Saturday, October 27, 2012

Seeing the Forest


Autumn has arrived on South Fidalgo Island with cooler temperatures and a welcome bit of rain.  Between showers, it's a great time for a walk in the woods.  Nearby Deception Pass State Park is one of the best places to see both the forest and the trees.  Hang your Discover Pass on your rear-view mirror and join me on a hike in the woods.


Overcast skies paint the landscape in shades of gray now.  Blustery winds will kick up some surf along the beach at Bowman Bay.  Our destination will be Lighthouse Point on Deception Pass.   It sits on the outer edge of Reservation Head on the right in the photo.  This is actually a small island that is connected to Fidalgo by a tombolo or sand bar.  The trail to Lighthouse Point begins just past the fishing dock.


A Great Blue Heron finds the railing of the dock a convenient place to rest after some early morning fishing.


The trail begins with a brief climb, skirts the cliff over Bowman Bay, then descends back down to the beach.  A small wetland and salt marsh on the tombolo are visible from the trail.


The beach along Bowman Bay becomes part of the trail to Lighthouse Point.  We will cross over the tombolo to Lotte Bay, then veer right back into the forest on Reservation Head.


Another brief climb puts us on a trail that skirts the bluff along Lotte Bay.  Pacific Madronas find low rainfall and a sunny, southern exposure to their liking.  Because the park sits at the edge of the Olympic Rain Shadow, drought tolerance is a requirement for the vegetation here.  The Madronas are shedding their thin, reddish bark to expose new green tissue underneath.  This is just one of the unusual characteristics of this very special tree.  These Madronas look like dance partners, undulating in unison to changes in terrain and light over time.


Arriving at a stone outcrop over Lotte Bay, we get the first glimpse of the Deception Pass Bridge.  Traffic will disappear into the forest where it exits the bridge as if entering a tunnel.  Whitecaps and rapids under the bridge reveal the swift tidal currents that can flow through the narrow gorge.  Small boats must sometimes wait for calmer conditions before venturing through.


The trail now heads away from the bluff and deeper into the woods.  The dominant trees are Douglas Fir, Grand Fir and Western Redcedar.  If "seeing the forest" is your goal, however, notice that there is a lot more growing here then trees.  You are in the midst of "Tracker's Pharmacopoeia."  If you've read Kidnapping the Lorax, you'll know what I mean.  You will also know how to use those Sword Ferns in the foreground to treat nettle stings.  This is like the forest in which Lacy Thurman learned to survive.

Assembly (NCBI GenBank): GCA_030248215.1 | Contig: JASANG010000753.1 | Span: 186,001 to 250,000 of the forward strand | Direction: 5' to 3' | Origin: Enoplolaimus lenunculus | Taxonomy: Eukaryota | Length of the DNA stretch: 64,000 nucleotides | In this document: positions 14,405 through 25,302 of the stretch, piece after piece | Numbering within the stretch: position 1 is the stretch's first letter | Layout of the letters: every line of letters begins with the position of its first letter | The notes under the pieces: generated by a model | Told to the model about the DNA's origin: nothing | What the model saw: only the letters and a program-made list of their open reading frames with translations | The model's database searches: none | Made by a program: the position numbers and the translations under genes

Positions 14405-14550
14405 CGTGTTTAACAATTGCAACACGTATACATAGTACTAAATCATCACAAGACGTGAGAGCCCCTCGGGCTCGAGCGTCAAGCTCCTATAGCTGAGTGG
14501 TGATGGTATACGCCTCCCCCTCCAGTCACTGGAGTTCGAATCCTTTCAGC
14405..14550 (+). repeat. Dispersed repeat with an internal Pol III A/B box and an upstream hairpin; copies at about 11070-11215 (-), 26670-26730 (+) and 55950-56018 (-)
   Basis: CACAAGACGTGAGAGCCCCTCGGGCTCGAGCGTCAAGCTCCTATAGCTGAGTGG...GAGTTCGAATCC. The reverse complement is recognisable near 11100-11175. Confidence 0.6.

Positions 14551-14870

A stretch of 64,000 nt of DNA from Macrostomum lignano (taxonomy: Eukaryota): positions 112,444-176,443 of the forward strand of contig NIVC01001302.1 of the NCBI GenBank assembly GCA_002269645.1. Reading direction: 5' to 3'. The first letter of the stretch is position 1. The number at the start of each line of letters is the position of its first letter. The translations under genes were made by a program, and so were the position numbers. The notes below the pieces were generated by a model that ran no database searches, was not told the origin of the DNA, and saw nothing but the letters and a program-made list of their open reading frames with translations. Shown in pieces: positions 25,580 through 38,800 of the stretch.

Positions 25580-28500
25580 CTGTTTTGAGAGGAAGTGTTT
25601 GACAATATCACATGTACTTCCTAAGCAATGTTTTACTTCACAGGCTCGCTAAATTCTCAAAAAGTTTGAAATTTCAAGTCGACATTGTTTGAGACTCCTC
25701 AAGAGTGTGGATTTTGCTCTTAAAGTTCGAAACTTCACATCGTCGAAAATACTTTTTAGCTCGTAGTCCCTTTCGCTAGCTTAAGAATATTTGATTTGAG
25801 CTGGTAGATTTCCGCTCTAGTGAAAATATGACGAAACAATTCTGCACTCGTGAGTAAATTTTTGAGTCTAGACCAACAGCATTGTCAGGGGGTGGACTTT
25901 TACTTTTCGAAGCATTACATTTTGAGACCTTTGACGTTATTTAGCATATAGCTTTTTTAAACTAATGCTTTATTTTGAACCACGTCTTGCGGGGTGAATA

Arriving at Lighthouse Point, we find some of the best views of the Deception Pass Bridge.  There are actually two bridges situated at an angle.  The shorter span on the Fidalgo Island side crosses Canoe Pass.


The longer span crosses Deception Pass to Whidbey Island.  Between the spans is Pass Island which is basically a big rock sitting in the waterway.  Notice that the rugged landforms on the north side of the pass are built of solid, volcanic stone.


To the west, Deception Pass joins the Strait of Juan de Fuca.  The northwest tip of Whidbey on the left and Deception Island on the right are the "Pillars of Hercules," so to speak.  These mark the entrance to the pass.  The rocky headlands here are carpeted with Kinnikinnick.  Below the cliffs, forests of Bull Kelp sway in the swift currents.  Nearby, you will spot the small, mechanized navigation light that guides boats through Deception Pass.


From the meadows of Lighthouse Point, the trail continues in a loop back through the forest.  A few deciduous trees and shrubs in the understory provide some autumn gold highlights in a forest of green.


Watch your step along the trail.  After a rain, the native Banana Slugs will be out and about.  I noticed all the slugs on the Fidalgo side of the park have no spots, just like the ones in my yard.  The slugs on the Whidbey side of the park all had the camo look with black patches.  I wondered if spotless Banana Slugs are a special South Fidalgo Island variety.  Remember, these are not garden pests.  They are an essential part of the forest ecosystem and they deserve your protection.